By Antti Tulonen
In February, the EU partially withdrew the tariff preferences for Cambodia under its ‘Everything but Arms’ (EBA) trading scheme due to systematic human rights violations. The Commission had deliberated the withdrawal for a year after Cambodia’s Prime Minister of the last 35 years, Hun Sen, banned the only viable opposition party in the country and prosecuted its leadership. The economic consequences for Cambodia as the largest beneficiary of EBA are predicted to be dire – approximately a 3% reduction of GDP growth according to the IMF. To the ire of Cambodia, the EU barely reacted when the Thailand banned a major opposition party and rewarded the authoritarian regime in Vietnam with an FTA. There were widespread charges of EU hypocrisy and inconsistency. But arguably there is a strategic calculus behind the EU’s application of sanctions for human rights violations that can be distilled from its recent actions.
Considering the origins of the Cambodia’s current predicament in dissolution (and prosecution) of a political party, the reaction of the EU to the decision of Thailand’s Constitutional Court dissolving the Future Forward opposition party, and banning 16 of its leaders from politics for 10 years, is of particular interest. While the EU press release deemed the act “a set-back for political pluralism” in Thailand, it also re-iterated the EU Foreign Affairs Council conclusion from October 2019 that the EU stands ready to broaden its engagement, including in democratic pluralism, in preparation for future partnership and free trade agreements.
It can be argued that even with its short-comings, Thai democracy is relatively far removed from Cambodia’s. For example, the 2019 Economist Democracy Index assessed Thailand as a ‘flawed democracy’ and Cambodia as an ‘authoritarian regime’. Perhaps where Cambodia’s repressive actions broke the camel’s back, the camel for Thailand is only under severe strain. The EU can reason that it can amplify its voice in human rights dialogue by becoming a closer and more important partner – with the ever possible suspension of its trade and other agreements in its toolbox as an ultimate resort.
Nonetheless, the EU is also perfectly willing to deepen its engagement with regimes as authoritarian as Cambodia, as was demonstrated by the European Parliament (EP) approval of the EU-Vietnam Free Trade Agreement (EVFTA) just after Cambodia was withdrawn from the EBA. While Cambodian democracy is near the bottom of the ranking for Asia, Vietnam has been the one country consistently beneath it. There is no real opposition and journalists and human rights activists are routinely prosecuted.
What then differentiates Vietnam from Cambodia to the extent that the former is rewarded and the latter punished? First, compared to the EUs trade with Vietnam (its 2nd largest trading partner in ASEAN) its trade with Cambodia, even under the EBA, is at best marginal. Moreover, the little trade that there is, is vastly more beneficial to Cambodia than it is to the EU and is effectively subsidized by European tax payers. This imbalance ensures that the EU’s action both is impactful to Cambodia and essentially without a price tag for the European economy.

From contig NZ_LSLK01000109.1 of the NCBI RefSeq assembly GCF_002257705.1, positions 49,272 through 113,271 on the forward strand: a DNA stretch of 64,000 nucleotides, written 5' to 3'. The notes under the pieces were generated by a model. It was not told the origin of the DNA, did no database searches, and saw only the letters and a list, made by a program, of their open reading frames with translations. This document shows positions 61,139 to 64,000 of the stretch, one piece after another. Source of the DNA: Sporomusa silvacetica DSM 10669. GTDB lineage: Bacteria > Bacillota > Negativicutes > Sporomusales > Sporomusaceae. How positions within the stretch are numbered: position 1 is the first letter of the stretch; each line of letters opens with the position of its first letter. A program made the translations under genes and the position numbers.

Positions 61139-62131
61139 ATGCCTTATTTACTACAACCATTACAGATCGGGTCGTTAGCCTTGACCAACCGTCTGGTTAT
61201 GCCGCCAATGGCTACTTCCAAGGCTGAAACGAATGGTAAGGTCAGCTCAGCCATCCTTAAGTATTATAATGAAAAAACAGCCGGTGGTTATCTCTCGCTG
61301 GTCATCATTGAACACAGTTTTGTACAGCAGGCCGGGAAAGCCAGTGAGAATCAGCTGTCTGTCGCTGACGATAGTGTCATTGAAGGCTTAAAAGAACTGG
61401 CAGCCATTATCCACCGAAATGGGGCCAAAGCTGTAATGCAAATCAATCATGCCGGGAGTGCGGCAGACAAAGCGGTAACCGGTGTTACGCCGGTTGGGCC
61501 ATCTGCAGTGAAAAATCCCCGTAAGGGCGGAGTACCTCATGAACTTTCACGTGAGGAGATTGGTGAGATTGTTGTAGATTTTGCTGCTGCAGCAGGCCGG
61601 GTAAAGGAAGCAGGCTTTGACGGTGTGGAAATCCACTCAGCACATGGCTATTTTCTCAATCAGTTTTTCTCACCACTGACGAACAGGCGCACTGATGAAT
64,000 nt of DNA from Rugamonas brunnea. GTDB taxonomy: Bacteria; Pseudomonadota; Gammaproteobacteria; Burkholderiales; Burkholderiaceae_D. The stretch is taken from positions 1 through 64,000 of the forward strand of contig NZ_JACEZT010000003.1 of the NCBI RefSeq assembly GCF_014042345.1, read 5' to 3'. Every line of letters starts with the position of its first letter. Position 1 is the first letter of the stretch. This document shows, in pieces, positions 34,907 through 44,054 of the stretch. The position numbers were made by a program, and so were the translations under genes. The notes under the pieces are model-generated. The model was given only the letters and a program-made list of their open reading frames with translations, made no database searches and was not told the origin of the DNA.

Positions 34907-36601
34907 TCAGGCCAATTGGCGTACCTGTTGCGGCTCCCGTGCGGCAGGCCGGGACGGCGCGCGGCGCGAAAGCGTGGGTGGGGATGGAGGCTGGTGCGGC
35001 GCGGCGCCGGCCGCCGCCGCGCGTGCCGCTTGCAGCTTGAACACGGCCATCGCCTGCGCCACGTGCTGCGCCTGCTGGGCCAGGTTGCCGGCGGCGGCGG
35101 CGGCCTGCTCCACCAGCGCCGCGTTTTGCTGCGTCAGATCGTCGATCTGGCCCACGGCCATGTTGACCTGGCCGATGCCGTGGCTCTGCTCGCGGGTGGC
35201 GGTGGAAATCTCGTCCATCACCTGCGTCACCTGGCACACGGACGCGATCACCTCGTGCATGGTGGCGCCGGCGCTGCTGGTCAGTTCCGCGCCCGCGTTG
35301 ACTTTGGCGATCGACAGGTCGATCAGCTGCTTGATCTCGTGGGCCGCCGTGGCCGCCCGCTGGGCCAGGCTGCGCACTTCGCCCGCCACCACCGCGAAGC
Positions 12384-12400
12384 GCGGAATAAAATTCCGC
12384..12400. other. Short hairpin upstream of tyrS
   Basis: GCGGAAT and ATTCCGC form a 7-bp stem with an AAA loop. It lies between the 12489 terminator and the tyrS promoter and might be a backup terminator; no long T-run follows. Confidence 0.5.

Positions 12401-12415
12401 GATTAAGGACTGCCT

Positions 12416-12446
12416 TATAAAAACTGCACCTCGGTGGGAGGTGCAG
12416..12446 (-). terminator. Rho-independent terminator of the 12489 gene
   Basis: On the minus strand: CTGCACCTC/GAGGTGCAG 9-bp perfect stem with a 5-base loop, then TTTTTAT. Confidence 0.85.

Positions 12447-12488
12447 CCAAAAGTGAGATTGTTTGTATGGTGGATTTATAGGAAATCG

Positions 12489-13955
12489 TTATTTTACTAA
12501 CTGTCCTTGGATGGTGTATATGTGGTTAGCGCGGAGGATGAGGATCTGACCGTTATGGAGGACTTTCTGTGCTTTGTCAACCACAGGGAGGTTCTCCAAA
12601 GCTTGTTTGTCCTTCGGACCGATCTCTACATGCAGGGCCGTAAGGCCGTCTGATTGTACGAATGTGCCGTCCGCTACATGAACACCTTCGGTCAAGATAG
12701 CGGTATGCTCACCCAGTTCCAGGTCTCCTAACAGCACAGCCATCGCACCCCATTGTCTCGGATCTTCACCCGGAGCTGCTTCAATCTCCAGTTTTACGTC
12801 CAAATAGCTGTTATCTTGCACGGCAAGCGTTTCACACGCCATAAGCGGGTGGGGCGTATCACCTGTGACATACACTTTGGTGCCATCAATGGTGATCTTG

Second, strategically Cambodia’s has strongly aligned itself into the Chinese sphere of influence in its external relations. While the EU is not out to punish Beijing’s allies, it has less common interests to consider. For example, both Thailand and Vietnam have joined the EU in efforts to bolster the rules based international order (in opposition to China’s efforts to re-cast it). Vietnam’s chairmanship of ASEAN for 2020 enhances its importance. Such considerations should only gain more weight if the EU’s newly self-proclaimed ‘geopolitical Commission’ is going to live up to its title.
Third, Cambodia was unwilling to meet even the EU’s relatively low human rights concerns. The EU would have been satisfied with the return to the 2017 status quo before Hun Sen’s political purge, which had also been democratic in name only. In the lead up to the EVFTA, Vietnam committed to a timetable demanded by the EP to abolish forced labor and to allow for freedom of association for independent trade unions. Though it remains to be seen if Vietnam will follow through, it is progressing where Cambodia is decidedly regressing.
What emerges is a three-fold calculus that takes account of economic interests, strategic interests and a country’s willingness to at least maintain its human rights situation or show promise of progress. On these terms, perhaps two other countries in ASEAN should take particular note of the EU’s Cambodia decision: Laos and Myanmar. Both countries are nearly identical to Cambodia in their trade position towards the EU under EBA scheme. Laos is already under the Chinese orbit and Myanmar is again increasingly so as the Rohingya crisis continues to isolate it internationally. Were the Laos government to squash its limited opposition and Myanmar’s military to take back its full control of the government, the EU would probably act consistently with its decision on Cambodia and withdraw them from EBA. The EU has also refused to open trade talks with the Philippines because of President’s Duterte stance on human rights.
These examples show the difficulties of seeking to operate a values based foreign policy, even for a geopolitical Commission.